But, Hasan pointed out, this sensationalised style of reporting is nothing new. Back in 2011 Baroness Warsai said Islamophobia and anti-Muslim bigotry had become “socially acceptable” in the UK, while Peter Oborne, the Daily Telegraph's chief political commentator, backed her claims saying: “Over the decades, Britain has learnt through ugly experience not to insult and discriminate against almost every other minority: blacks, Jews, homosexuals, Irish.

"For some reason,” he said, “Muslims are still seen as fair game.”


Hasan asked the audience at Wilderness to try substituting the words Jew, black or gay for some of the headlines cited earlier. "We just wouldn’t tolerate it. But we tolerate the Islamic stuff."

But this type of "fear-mongering" is common across the print press. Hasan referred to a "shocking" study conducted by Cardiff University in 2008 which discovered that two-thirds of published stories between 2000-2008 identified Muslims either as a source of problems, or as a threat to Britain.

References to radical Muslims, the report found, outnumbered references to moderate Muslims by a whopping 17 to one. "That’s the type of coverage we’re getting in this country,” Hasan said.

The conclusion of Lord Justice Leveson's November 2012 report into the "culture, practices and ethics" of the press, meanwhile, had similar results. "The identification of Muslims... as the targets of press hostility,” wrote Leveson, “was supported by the evidence seen by the inquiry."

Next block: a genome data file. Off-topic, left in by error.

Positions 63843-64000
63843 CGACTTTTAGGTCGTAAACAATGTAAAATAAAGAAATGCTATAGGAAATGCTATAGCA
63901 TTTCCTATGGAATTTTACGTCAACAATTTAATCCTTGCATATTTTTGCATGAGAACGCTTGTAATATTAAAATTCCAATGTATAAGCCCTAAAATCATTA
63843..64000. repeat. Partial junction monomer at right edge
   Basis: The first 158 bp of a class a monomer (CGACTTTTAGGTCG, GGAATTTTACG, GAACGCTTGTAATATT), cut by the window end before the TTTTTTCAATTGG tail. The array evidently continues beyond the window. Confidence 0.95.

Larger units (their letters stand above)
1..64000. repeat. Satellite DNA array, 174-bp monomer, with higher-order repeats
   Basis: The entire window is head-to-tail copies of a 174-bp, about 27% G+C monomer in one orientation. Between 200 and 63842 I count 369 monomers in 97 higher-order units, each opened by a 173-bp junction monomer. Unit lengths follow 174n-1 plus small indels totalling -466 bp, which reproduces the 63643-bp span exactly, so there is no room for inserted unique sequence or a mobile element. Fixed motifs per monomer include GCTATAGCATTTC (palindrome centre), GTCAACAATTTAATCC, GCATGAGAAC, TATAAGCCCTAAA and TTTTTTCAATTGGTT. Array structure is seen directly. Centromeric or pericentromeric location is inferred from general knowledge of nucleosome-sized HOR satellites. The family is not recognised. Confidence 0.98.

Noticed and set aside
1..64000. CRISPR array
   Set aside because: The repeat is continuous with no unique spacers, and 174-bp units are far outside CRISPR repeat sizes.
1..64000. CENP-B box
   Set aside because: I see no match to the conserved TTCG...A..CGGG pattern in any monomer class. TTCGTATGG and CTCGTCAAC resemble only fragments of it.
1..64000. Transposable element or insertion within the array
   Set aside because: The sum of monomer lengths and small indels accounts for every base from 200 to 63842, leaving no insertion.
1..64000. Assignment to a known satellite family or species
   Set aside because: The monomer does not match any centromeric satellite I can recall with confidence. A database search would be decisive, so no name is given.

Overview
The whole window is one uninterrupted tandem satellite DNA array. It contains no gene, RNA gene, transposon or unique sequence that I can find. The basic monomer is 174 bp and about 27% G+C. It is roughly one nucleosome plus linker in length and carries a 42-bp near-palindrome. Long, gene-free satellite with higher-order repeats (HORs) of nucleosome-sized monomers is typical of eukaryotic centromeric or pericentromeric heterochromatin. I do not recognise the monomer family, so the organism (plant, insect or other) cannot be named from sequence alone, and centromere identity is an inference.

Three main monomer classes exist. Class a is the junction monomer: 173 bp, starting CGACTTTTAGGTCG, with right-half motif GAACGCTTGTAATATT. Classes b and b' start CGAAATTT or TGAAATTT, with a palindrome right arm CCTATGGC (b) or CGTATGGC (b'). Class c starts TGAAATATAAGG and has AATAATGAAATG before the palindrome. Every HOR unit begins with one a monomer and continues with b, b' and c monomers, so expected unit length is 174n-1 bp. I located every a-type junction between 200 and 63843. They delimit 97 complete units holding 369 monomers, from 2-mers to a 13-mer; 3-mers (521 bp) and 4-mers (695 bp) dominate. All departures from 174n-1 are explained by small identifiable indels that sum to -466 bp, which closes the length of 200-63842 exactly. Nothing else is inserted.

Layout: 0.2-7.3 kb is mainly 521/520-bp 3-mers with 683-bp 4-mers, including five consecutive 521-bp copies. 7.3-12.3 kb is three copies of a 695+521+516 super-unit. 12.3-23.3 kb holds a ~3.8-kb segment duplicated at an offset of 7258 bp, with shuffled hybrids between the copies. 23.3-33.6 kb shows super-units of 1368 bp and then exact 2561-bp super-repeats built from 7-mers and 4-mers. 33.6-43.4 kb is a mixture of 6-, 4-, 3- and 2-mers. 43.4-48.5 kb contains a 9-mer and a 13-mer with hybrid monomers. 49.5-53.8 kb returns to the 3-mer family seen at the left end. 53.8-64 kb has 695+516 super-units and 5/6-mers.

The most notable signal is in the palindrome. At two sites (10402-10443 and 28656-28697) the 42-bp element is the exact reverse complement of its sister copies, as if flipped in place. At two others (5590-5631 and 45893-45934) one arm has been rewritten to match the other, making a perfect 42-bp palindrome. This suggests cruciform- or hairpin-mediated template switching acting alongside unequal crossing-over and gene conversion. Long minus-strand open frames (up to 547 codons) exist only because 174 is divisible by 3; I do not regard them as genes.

"This isn’t about political correctness gone mad or restrictions on free speech," Hasan told the audience - it's about not singling out a community’s beliefs and practises and treating it as "somehow different, distinct, alien even, from the rest of Britain, from the rest of British society; treating it as basically ‘The Other’."

But how do you counteract this issue, an audience member asks Hasan, what's the solution?

"It's like alcoholism," Hasan says, "the first step is to stop the denial."

"What really worries me is that people in the centre of politics are just ignoring the issue. We must acknowledge it, recognise that we have a problem… and not accept it."

"If you want to listen to what David Cameron and Theresa May say about following British values - counteracting this issue is an important British value."

The media has a moral responsibility, Hasan added, not to heighten cultural divisions in the UK. Otherwise, portraying Muslims as "different" and "dangerous" can have serious repercussions, he warned.

It can not only leave Muslims feeling further "alienated and disillusioned with the mainstream," he said but also, in more extreme cases, to bomb attacks and arson attacks on mosques, headscarf-clad Muslim women being assaulted or spat at in the street.

To pretend that this "relentlessly hostile coverage" of a minority has no effect on community relations or on integration "is naive, if not disingenuous," he argued.

"From a moral point of view it is wrong… to smear or stereotype minority communities, to pretend or give credence to the idea that the actions of a minority within a community are somehow representative or the fault of the majority of members of that community. That is the very definition of bigotry."

"It has to change, it has to stop and, frankly, it’s un-British," he concluded.


What's Hot